On this week’s show, Bree and Justin cleans up after Guild Wars 2’s PR disaster, chew over the survivability of Shroud of the Avatar, and commiserate about Camelot Unchained’s delay. It’s not all downer news — there’s some really great stuff happening in the MMO industry, and that makes an appearance on this extra-long episode!
Special note: If you want to skip the ArenaNet discussion for the rest of the news, go to the 50-minute mark (yeah, we talk about it a lot!). Also, please note that this was recorded before the Polygon article that came out Monday night, so it’s missing some the additional commentary on Mike O’Brien’s second formal statement.
It’s the Massively OP Podcast, an action-packed hour of news, tales, opinions, and gamer emails! And remember, if you’d like to send in your own letter to the show, use the “Tips” button in the top-right corner of the site to do so.
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As an MMO music collector, I’ve gathered some really obscure soundtracks over the years, including ones from games that people don’t even remember existing, nevermind having actually played. I won’t lie: Some of these soundtracks are downright forgettable. They might have one or two halfway decent tunes tucked among them, but they certainly do not have enough good tracks to justify a whole column on them. Once in a while there might even be a gem that can be sifted from the pile, but these end up being anomalies.
Back in 2016 I posted a quick list of six great tunes from MMOs that most people had never played, and today, I’m going to do another. Sure, maybe there are a few of you out there who did log into these games back in the day, but chances are that a majority of readers on the site did not. In some cases, the music is all that remains of a long-lost experience.
So let’s see what gems we might uncover today!
As I’m off on vacation this week, I knew that I wasn’t going to be able to cull through the previous One Shots comment section for great pics like I usually do. So I’m going to have to beg your forgiveness for a little indulgence here, because in this edition, I’ll be sharing nothing but my own screenshots. Feels like a cheat, because I do that all the time in normal news articles and columns, but why not?
First up is my tribute to the late, great Marvel Heroes. However sad it went out, I had some great times in that MMO and loved the crazy superhero encounters. Such as, in this instance, Captain Marvel giving Carnage a little something to think about before he swings that hand-axe around.
Today is Pokemon Go’s second-year anniversary. Last year’s report card had to grapple with things like the game’s rapid rise and fall as a fad, its severe lack of promised content even with its first major update, crimes associated with the game, and being somewhat anti-social – and that was before the disaster known as Pokemon Go fest 2017. It was probably the worst way to start off a new year for your game, and it’s probably no surprise that our coverage of the game waned after the fallout.
But something happened. Whether it was because series Director/Producer Junichi Masuda was there to witness the horror or because some internal change in Niantic’s process changed, we’ll probably never know. But change came. Generation 3 became Pokemon Go’s One Tamriel. Suggestions I’d made previously happened and are still happening. The numbers are showing that the improvements are paying off, as the game’s playerbase is at the highest it’s been since its 2016 peak, after having gone through a brutal 80% dropoff. I thought I was being overly optimistic with my 2018 predictions for the game, but so far, so very good!
Here’s the weird part about this week’s column: I’m going to tell you, in short, that Final Fantasy XI is still a good game once you get past the initial hurdles involved. I am also going to tell you that it is a game which has not aged well, in part because of those facts. Which no doubt is going to sound kind of weird, but that’s the situation we find ourselves in.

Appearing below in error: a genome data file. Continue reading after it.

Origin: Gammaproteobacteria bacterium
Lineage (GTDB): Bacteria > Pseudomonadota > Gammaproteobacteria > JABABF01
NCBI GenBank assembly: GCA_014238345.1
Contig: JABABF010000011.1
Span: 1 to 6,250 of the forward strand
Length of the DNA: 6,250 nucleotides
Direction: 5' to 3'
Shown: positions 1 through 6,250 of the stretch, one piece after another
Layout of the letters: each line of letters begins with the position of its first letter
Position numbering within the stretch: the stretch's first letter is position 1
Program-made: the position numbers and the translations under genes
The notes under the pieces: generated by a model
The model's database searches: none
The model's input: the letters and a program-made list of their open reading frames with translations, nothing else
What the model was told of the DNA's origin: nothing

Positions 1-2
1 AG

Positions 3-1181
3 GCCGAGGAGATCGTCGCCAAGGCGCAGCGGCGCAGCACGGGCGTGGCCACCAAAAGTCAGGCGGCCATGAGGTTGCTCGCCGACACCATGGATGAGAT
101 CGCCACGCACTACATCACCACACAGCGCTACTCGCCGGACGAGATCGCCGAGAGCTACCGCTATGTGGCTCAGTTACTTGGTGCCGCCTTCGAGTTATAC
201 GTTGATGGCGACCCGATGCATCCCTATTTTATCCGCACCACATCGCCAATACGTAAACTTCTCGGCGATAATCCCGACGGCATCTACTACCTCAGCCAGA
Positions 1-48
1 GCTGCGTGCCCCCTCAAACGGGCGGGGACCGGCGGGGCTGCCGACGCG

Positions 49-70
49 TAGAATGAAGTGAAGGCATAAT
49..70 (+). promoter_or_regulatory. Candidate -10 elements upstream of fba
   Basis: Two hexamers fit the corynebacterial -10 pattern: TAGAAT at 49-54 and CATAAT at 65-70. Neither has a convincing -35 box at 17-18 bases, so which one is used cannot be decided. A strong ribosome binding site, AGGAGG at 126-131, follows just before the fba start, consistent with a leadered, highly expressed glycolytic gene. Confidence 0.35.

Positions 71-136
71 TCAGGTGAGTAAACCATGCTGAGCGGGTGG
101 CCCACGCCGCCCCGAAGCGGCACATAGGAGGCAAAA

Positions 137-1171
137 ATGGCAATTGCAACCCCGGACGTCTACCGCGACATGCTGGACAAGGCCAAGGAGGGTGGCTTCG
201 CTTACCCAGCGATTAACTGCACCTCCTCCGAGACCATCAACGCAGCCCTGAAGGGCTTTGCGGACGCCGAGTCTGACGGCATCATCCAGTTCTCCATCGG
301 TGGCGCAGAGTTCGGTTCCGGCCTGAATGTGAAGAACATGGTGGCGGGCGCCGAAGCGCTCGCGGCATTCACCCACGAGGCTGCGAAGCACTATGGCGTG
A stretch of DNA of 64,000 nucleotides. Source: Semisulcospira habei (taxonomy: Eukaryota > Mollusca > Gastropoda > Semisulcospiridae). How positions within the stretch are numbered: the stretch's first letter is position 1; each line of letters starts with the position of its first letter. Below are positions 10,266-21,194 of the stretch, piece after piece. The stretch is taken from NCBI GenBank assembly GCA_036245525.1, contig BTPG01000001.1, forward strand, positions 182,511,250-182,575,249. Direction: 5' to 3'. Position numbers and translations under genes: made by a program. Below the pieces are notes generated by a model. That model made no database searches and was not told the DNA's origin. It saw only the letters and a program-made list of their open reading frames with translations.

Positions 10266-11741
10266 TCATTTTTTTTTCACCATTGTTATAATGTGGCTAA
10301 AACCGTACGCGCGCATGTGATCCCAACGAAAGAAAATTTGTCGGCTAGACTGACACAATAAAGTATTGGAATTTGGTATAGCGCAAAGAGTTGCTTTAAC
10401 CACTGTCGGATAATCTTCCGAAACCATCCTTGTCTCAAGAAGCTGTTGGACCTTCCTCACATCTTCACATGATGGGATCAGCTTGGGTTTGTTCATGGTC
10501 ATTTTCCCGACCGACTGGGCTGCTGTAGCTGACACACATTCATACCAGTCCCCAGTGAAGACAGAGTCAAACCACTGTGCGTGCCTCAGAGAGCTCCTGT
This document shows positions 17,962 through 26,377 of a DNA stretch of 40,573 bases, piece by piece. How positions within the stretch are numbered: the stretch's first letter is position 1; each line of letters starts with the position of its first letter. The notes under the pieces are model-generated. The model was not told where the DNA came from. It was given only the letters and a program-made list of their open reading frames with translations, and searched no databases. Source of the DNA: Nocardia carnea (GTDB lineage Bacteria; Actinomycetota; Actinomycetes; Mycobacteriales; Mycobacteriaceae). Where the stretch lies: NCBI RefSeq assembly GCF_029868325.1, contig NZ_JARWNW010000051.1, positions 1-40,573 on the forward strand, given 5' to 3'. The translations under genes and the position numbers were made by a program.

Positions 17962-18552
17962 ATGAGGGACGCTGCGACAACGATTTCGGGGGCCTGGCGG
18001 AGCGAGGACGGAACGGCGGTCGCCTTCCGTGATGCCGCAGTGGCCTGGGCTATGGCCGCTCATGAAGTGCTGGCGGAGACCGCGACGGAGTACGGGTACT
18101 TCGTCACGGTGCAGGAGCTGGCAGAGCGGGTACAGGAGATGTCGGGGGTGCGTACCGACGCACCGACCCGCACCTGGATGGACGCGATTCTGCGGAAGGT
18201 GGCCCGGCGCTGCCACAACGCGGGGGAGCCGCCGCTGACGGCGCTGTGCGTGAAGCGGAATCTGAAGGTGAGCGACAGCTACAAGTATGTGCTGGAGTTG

There are really two things you have to look at with this particular game. The first is whether or not the game is approachable by someone who hasn’t played the game in years or ever, whether or not you can make reasonable progress when you start playing. The other is whether or not the game gives you slightest idea about how to do so, or indeed about how to do anything in the game. Because all of the systems in the world don’t help if you don’t know what they are.
Can’t wait until August 14th to get your hands on World of Warcraft’s upcoming Battle for Azeroth expansion? Then you might be in luck: Today, July 6th, from 1 p.m. to 12 a.m. EDT, Blizzard is holding the Battle for Beta giveaway contest. To enter, all you have to do is take to Twitter between the designated times and post an in-game screenshot of a slain enemy or NPC of the enemy faction with the hashtag #BattleForBeta. The lucky winners will be chosen randomly and contacted by Blizzard within a week of the giveaway.
And if you’re not much for tweeting, Blizzard wants to remind you that there are still ways to get your hands on a Battle for Azeroth beta key. Chief among them is Wowhead’s beta key giveaway, where players can enter for a chance to win a key by completing in-game achievements. For all the contest rules and details, you can check out the full post on WoW’s official site.
GIbiz put out an interesting piece this week looking 10 years into the past to see where the buzz was in the game industry back in 2008. It’s worth a read overall (that was the year some rando company called “Riot Games” snagged $7M in funding for something called “League of Legends” – pff, that’ll never go anywhere, amirite), but the segment I want to highlight this morning is the one about the industry hype cycle.
The long-ago author wonders just when the hype cycle for video games should begin, at least in terms of maximizing profits (and presumably not annoying consumers). He compares the Assassin’s Creed franchise to Prince of Persia, noting that the former’s hype cycle was twice as long as the latter’s – and performed significantly better. After all, we’re still talking about AC here in 2018!